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 Permanent Total Disability

If you sustain an injury at work that leaves you permanently disabled, you may be wondering how you are going to support yourself and your family if you are no longer able to work and earn a salary. Accepting the fact that you have an injury-related disability can be difficult, both physically and emotionally. Fortunately, you may be eligible for a life pension payment through your employer’s Workers’ Compensation plan.

Generally speaking, in order for you to qualify for a lifetime pension, you will need to meet the criteria for permanent total disability. This varies by state, but the standard is usually quite high, including total paralysis, or a brain injury resulting in mental incapacity.

When Will You Start to Receive Permanent Disability Benefits?

 In most cases, you will only qualify for permanent total disability benefits when your condition no longer has the potential to improve further. If your doctor believes that there are other treatment options available that could help improve your condition, you will not yet be considered permanently and totally disabled.

Once your doctor confirms your disability, it is in your best interest to consult with an experienced Workers’ Compensation lawyer to ensure that your rights are protected. It is common for employers, or their Workers’ Compensation insurance carriers to deny lifetime pensions because they are expensive. If your initial claim is denied, your Workers’ Compensation lawyer can advocate for you and protect your interests.

Depending on the details of the final settlement, you may receive benefit payments monthly, bi-monthly, or on another schedule determined by your state. In addition to the regular payment, you may be eligible for continuing related medical benefits, including new hearing aids if your hearing loss was due to a work injury, and new prosthetic devices if an industrial injury resulted in an amputation.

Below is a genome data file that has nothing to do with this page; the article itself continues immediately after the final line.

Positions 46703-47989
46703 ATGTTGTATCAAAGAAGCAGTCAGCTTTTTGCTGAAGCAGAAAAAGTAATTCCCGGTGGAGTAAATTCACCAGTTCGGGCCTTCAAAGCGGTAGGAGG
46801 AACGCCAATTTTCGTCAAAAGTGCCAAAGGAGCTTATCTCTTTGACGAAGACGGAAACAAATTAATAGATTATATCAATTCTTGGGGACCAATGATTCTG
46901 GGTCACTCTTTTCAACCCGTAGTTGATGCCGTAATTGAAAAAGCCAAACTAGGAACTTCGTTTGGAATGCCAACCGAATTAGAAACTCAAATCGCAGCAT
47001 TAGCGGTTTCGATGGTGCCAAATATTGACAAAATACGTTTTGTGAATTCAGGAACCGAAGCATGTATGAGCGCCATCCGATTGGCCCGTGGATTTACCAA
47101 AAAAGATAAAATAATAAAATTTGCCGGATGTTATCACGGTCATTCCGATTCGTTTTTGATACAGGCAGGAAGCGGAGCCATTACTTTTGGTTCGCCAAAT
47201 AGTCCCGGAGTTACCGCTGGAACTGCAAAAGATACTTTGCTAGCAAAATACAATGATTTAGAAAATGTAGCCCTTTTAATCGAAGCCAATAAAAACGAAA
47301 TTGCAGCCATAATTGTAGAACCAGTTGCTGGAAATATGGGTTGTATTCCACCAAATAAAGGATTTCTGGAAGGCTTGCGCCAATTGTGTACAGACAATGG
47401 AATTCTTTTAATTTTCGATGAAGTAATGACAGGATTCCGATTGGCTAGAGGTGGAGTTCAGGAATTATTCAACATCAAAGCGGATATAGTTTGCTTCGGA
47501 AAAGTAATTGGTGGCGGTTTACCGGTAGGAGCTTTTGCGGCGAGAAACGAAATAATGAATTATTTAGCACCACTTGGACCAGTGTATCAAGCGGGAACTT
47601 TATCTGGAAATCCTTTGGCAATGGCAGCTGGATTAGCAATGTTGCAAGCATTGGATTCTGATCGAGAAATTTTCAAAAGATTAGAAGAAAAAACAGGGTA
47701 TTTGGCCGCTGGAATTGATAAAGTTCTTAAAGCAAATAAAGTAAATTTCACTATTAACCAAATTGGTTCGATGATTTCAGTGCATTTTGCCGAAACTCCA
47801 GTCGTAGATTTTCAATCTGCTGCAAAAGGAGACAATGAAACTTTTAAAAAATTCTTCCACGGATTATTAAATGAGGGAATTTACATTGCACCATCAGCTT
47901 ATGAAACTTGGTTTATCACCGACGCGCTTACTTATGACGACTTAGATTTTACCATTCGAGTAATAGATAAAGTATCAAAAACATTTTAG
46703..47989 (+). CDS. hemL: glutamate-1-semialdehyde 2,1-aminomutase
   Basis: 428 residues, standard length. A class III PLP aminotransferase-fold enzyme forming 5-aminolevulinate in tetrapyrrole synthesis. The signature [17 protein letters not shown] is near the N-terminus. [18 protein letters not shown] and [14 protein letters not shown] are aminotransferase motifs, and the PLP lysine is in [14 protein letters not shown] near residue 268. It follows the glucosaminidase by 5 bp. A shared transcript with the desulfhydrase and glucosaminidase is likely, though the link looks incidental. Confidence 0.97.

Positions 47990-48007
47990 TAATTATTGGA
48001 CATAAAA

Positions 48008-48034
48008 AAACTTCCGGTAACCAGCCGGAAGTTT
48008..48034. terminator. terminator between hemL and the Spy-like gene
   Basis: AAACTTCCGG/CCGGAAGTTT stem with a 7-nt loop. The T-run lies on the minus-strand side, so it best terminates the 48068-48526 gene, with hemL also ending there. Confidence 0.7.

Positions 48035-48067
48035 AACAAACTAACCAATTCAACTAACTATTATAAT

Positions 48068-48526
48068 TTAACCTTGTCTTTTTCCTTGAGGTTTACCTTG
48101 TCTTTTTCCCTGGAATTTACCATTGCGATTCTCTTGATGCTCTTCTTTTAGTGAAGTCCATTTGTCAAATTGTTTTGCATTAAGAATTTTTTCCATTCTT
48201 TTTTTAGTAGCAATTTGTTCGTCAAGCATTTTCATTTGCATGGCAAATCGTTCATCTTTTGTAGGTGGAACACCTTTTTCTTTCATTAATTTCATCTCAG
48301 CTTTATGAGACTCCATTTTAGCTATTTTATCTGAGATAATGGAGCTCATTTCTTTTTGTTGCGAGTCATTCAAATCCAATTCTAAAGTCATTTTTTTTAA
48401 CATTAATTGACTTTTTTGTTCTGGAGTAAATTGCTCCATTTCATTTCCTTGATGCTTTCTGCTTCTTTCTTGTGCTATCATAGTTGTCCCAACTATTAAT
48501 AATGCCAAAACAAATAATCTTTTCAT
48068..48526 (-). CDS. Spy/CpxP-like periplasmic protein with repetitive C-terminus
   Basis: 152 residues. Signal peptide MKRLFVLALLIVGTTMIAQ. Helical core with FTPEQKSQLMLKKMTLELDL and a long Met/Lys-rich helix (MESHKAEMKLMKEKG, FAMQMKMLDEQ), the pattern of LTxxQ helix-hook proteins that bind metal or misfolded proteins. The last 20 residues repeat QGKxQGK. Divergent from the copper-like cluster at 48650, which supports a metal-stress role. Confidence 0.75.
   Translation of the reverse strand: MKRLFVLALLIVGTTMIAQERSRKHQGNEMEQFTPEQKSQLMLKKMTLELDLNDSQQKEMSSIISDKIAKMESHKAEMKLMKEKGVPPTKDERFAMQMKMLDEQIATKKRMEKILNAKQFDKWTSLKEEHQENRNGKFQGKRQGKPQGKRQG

Calculating a Permanent Total Disability Claim

An employee who is permanently disabled from a work injury is entitled to two-thirds of the average weekly salary at the time of the injury, as well as medical expenses related to the injury. The employee will receive these benefits for as long as he or she lives. An exception to this rule is if the employee is also receiving Social Security disability benefits, in which case the total federal and state benefits cannot exceed 80 percent of the employee’s average earnings before the injury.

Pros and Cons of Accepting a Settlement

Pros

If you decide not to accept a settlement with your company’s Workers’ Compensation insurance, you can pursue the following options:

  • Accept the weekly permanent disability payment that the insurance company offers
  • Go to trial with the insurance company to seek more money, whether it is a higher lump sum or weekly payments
  • Avoid the stress and hassle of waiting for and attending a hearing
  • The insurance company may offer you money in exchange for benefits you may never use, like future surgeries for a hand injury

Cons

  • If you give up your right to future medical treatment as part of your settlement, you will have a hard time having your health plan cover it at a later date.
  • If the settlement is in the form of a lump sum, some might spend the money right away. A weekly payment could be more helpful with monthly expenses.

 

Philadelphia Workers’ Compensation Lawyers of Gross & Kenny, LLP Help Clients Obtain Permanent Total Disability Benefits

If you have a permanent disability as a result of a work injury, the Philadelphia Workers’ Compensation lawyers of Gross & Kenny, LLP, are on your side to make sure you receive the benefits you are entitled to, so that you can continue to support yourself and your family. To schedule a complimentary consultation, call us today at 267-589-0090 or 215-512-1500 or contact us online. Our offices are located in Philadelphia, where we serve clients throughout Pennsylvania.